The Chinese ambassador to Prague, Zhang Jianmin, lied about a meeting he had with Czech Prime Minister Andrej Babiš just before Christmas, the latter says. Speaking on Czech Television on Sunday, Mr. Babiš said both the Czech government and state had behaved correctly with regard to a warning from the National Bureau for Cyber Security and Information that products made by Chinese companies Huawei and ZTE presented a security risk.
After the PM met Mr. Zhang the Chinese Embassy issued a statement saying that the warning was unfounded and that it took cognizance of the fact the Czech side was striving to make amends for its errors in this regard. This was subsequently interpreted as an apology from the head of the Czech government.
Mr. Babiš on Sunday described this suggestion as “nonsense and a lie”. He told Czech TV that the Czech Republic was a sovereign state and had nothing to apologise about, adding that Mr. Zhang’s actions were highly unorthodox.
The Czech minister of foreign affairs, Tomáš Petříček, is due to meet the Chinese ambassador to discuss the matter, the PM said.
Prime Minister Andrej Babiš says the minister of transport, Dan Ťok, has been unable to sell the results he has attained. Speaking in a Czech Television interview on Sunday, Mr. Babiš said that there had been unprecedented investment and motorway construction since he had been in government.
However, the prime minister conceded that his cabinet had not handled ongoing repair of the country’s biggest motorway, the D1, well.
Mr. Babiš had previously said that Mr. Ťok needed to get tough with subordinates in order to get results. He has not ruled out a cabinet reshuffle this year.
Prague City Hall has opened negotiations aimed at buying the building where Jan Palach died with a view to it being turned into a museum of totalitarianism, the news website deník.cz reported. The now rundown former Borůvka Sanatorium on Legerová St. is also where priest Josef Toufar died after being tortured by the communist-era secret police.
The current owners of the building, which is a short walk from the National Museum, received permission last year to convert it into a luxury hotel.
Prague’s mayor, Zdeněk Hřib of the Pirate Party, told deník.cz that the city would abandon its plan if the owners demanded an excessive sum for the property. The Prague 2 authorities say the location, where traffic is very heavy, would be inappropriate.
Up to now a space beneath where a statue of Stalin stood on Letná Plain has been in the frame to house a new museum of totalitarianism.
A lack of certain medicines is impacting patients and doctors in the Czech Republic, Czech Television reported. In response the Ministry of Health aims to introduce stiff financial penalties for pharmaceutical suppliers who make deliveries two or more days late.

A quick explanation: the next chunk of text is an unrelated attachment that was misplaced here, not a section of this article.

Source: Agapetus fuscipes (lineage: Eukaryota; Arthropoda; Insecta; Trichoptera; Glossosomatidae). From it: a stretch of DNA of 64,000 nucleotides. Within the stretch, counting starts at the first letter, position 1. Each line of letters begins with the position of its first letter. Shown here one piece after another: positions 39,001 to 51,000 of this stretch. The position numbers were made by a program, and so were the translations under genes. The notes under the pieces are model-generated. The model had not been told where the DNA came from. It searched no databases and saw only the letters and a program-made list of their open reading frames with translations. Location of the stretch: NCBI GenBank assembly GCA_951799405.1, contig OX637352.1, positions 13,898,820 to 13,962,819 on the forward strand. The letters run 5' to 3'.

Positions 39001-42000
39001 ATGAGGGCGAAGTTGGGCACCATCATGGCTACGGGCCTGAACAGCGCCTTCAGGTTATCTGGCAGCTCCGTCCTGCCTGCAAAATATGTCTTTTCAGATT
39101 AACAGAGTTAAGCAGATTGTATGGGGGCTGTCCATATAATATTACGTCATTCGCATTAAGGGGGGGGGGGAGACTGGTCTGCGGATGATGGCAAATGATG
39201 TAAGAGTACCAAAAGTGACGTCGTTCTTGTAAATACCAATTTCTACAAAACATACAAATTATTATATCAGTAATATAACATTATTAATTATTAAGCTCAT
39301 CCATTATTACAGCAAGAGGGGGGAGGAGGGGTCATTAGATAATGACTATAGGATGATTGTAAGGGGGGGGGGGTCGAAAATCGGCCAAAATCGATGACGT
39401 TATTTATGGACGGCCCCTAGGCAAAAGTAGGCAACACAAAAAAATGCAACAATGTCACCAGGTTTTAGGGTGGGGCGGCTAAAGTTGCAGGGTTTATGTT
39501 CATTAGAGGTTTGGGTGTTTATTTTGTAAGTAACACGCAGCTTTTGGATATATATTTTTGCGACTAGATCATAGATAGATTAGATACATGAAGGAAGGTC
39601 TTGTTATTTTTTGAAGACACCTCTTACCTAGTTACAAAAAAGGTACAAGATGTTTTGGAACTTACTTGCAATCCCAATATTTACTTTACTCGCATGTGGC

However, the Pharmacy Chamber says such measures would be unnecessary. Its leaders argue that it would be sufficient to bar the export of specific drugs from the Czech Republic more frequently.
At present there is a shortage of the heart medicine Digoxin, though it is expected to appear in Czech pharmacies next week after the distributor decided to import it from Slovakia. Standard supplies will resume at the start of February.
Czech Communists are to hold a protest at which participants will wear high-visibility yellow vests in central Prague on January 26, the news website Lidovky.cz reported. The Communist Party and other groups have called the demonstration against the high cost of housing, water, electricity and gas.
A representative of the Prague branch of the Communist Party said they would not pretend they had not taken inspiration from France, where “yellow vest” protests – initially against a rise in duties on diesel – have been taking place since the middle of November.
Temperatures could fall to as low as minus 13 degrees Celsius in the east of the Czech Republic on Sunday night, according to a warning issued by the Czech Hydro-Meteorological Institute.
People in some parts of the Moravian Silesian and Zlín regions have been advised to dress appropriately, while forecasters say that children, the elderly and the sick should spend as little time as possible outdoors.
The Czech Republic’s Karolína Plíšková has won tennis’s Brisbane International in Australia. The one-time world number one, who is 26, overcame Lesia Tsurenko of Ukraine 4-6 7-5 6-2 in Sunday’s final for the 12th title of her career. Tsurenko twisted her ankle in the deciding set.
Plíšková also began 2017 with victory in Brisbane. Her latest win means she will now climb above compatriot Petra Kvitová to seventh in the world rankings.
Monday is expected to see bright spells and some snow in the Czech Republic, with daytime highs of up to 0 degree Celsius. More snow is due for at least another week.
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